A non-fiction account:
I first met him in the restaurant of the Four Seasons Hotel in Newport Beach in 1987. He was there with his producer, Marion Goldin, eating breakfast. He stood when I walked up, “Hi, I’m Mike Wallace.”
He met and interviewed almost everybody who made a difference in the last half of the Twentieth Century. Unlike many of his contemporaries, he didn’t soft peddle the issues. He was known for asking hard questions and for taking people on. For many on the planet, the definition of horror was to have Mike Wallace walk into your office with a CBS News film crew, camera rolling, and to ask you what the heck you’re up to. Yes, fifty million Americans will watch your answer on prime time, Sunday night.
During my life I’ve met and had long conversations with interesting people other than Mike Wallace. The late Archbishop Chistodulos, Patriarch of Athens, Edward Teller, father of the hydrogen bomb and a long list of various politicians from many nations, cartel kingpins, spies, mercenaries, etc.
Mike Wallace, known as the Hitler of the media, is not loved by many. He was the sharp point of television journalism’s spear.
What one who met him as I did but didn’t know him intimately couldn’t know is that Mr. Wallace suffered from chronic depression. In an interview he revealed, “At first I couldn’t sleep, then I couldn’t eat. I felt hopeless and I just couldn’t cope and then I just lost all perspective on things. You know, you become crazy. I had done a story for 60 Minutes on depression but I had no idea that I was now experiencing it. Finally, I collapsed and just went to bed” (Source: CBS interview).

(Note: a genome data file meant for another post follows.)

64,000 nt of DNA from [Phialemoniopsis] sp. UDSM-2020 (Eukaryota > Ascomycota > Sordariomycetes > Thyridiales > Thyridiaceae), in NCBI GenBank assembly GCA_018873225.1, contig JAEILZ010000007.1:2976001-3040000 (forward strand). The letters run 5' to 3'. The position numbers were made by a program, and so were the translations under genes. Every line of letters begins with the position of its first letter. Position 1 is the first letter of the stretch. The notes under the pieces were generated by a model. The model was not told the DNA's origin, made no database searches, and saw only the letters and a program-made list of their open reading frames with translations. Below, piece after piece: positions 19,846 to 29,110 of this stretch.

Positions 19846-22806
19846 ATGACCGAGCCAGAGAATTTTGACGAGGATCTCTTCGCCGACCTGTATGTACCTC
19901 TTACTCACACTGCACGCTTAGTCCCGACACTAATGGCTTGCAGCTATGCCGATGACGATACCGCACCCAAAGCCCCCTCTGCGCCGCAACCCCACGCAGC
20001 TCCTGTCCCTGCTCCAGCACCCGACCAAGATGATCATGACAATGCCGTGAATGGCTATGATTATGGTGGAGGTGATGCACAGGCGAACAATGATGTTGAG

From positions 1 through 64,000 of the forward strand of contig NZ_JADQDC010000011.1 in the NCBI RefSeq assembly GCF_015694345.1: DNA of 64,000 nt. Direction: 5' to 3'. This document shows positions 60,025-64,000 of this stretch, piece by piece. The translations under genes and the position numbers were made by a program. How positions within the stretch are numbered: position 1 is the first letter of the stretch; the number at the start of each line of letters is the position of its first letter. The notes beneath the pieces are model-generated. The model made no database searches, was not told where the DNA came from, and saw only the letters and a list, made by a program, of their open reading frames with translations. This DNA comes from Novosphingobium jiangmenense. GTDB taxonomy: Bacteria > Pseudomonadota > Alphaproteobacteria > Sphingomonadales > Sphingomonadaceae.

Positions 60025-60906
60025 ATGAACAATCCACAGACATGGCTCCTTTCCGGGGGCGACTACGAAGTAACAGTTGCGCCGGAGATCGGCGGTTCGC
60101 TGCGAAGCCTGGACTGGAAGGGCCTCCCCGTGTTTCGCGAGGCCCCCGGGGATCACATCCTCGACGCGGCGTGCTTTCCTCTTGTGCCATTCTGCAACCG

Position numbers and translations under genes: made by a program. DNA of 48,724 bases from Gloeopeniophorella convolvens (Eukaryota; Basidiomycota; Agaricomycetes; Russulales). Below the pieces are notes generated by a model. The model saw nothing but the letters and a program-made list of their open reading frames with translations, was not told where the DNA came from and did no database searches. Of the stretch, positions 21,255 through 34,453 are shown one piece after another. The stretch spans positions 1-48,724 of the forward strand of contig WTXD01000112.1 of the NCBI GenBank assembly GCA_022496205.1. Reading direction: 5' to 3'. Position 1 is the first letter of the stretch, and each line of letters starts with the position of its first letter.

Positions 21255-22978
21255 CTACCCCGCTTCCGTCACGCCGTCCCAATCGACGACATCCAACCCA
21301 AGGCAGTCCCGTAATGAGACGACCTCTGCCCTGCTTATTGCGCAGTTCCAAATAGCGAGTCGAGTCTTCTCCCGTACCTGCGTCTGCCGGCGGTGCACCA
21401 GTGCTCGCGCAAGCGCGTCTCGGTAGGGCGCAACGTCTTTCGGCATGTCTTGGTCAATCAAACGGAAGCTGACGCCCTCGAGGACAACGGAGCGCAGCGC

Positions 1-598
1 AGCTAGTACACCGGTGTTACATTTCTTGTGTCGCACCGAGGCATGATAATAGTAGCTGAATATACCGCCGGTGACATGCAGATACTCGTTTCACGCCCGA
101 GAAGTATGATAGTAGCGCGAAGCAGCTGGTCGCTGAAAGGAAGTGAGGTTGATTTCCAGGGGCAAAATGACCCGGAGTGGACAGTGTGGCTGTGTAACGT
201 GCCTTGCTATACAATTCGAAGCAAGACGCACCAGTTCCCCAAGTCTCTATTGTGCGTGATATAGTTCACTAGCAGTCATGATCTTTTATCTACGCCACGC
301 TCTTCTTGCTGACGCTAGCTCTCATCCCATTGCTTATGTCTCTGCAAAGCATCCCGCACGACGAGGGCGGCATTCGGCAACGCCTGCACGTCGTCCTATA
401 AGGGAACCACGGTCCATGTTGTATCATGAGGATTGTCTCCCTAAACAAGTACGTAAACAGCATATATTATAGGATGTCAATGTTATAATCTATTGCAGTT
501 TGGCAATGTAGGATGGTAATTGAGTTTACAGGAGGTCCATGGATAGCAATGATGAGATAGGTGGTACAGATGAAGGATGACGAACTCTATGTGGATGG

I found him interesting because his perspective was based on FIRST HAND KNOWLEDGE. He saw, he heard, and he was empowered by his position to question—anyone he wanted to. I first met him in 1987 and at the time asked about his interactions with Yasser Arafat. His insight was profound. I met Arafat some eleven years later in China and in an odd turn of events, had lunch with him. We were both staying at the Diaoyutai State Guest House in Beijing. I ran into Arafat there as we were staying in adjacent bungalows. The food was horrible and he invited me out to lunch. Armed with Mike Wallace’s insight, the lunch was far more interesting that it would have been otherwise.
He’s a private man, who loves what he does. I’m sure he’s a difficult man in many circumstances and situations. As for me, I found him to be profoundly interesting.